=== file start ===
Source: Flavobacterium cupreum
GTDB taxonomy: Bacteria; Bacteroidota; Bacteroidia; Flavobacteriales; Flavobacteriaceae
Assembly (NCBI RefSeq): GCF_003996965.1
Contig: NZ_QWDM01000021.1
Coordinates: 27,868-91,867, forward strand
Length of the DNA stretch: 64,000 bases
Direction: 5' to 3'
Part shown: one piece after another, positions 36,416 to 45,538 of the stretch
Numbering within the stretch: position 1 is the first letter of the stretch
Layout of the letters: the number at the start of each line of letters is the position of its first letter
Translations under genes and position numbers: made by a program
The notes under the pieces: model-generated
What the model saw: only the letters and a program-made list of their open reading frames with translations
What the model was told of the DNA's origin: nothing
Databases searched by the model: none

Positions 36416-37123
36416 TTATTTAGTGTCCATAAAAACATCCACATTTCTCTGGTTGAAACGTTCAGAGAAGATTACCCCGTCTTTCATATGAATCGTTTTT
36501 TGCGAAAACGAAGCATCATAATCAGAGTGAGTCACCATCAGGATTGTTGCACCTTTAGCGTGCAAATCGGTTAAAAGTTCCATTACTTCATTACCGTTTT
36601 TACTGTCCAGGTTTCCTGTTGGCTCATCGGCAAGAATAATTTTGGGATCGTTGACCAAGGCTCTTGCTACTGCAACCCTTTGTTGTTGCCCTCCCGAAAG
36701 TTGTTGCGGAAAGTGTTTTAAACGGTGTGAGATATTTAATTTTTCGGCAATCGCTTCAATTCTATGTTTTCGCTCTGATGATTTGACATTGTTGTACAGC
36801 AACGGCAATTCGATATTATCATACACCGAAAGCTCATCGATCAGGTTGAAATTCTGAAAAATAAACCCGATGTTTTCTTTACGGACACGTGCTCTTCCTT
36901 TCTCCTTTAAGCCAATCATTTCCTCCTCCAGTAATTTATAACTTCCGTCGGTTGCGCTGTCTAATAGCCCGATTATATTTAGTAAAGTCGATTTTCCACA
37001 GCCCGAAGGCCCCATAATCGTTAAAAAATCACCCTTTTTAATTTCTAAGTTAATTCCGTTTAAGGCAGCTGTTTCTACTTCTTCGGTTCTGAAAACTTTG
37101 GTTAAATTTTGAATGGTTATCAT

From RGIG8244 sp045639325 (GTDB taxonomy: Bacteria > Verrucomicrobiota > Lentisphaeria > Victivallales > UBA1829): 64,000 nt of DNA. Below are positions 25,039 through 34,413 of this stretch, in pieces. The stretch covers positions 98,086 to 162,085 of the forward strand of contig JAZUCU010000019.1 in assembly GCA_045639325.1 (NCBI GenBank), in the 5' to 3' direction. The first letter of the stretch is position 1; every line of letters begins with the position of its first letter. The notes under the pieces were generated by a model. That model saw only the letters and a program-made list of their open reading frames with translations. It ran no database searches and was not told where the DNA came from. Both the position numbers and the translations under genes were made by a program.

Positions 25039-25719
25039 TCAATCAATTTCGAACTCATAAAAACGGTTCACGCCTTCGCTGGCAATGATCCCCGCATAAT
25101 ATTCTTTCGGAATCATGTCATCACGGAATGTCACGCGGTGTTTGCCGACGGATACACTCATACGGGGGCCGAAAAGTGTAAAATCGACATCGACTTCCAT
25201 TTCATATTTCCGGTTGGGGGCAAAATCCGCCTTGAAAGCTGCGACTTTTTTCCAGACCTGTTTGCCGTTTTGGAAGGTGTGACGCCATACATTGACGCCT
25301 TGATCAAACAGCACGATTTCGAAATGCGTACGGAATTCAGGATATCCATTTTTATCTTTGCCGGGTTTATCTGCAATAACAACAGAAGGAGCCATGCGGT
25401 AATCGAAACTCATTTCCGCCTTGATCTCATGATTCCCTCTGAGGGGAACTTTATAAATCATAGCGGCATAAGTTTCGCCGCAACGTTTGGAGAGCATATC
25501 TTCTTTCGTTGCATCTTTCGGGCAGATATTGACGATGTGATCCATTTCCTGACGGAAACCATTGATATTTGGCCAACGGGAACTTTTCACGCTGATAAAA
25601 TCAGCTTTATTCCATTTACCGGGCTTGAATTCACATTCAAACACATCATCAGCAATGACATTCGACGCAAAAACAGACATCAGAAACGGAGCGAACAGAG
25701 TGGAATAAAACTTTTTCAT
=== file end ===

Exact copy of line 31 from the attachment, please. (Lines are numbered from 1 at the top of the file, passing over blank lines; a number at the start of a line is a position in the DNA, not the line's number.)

25401 AATCGAAACTCATTTCCGCCTTGATCTCATGATTCCCTCTGAGGGGAACTTTATAAATCATAGCGGCATAAGTTTCGCCGCAACGTTTGGAGAGCATATC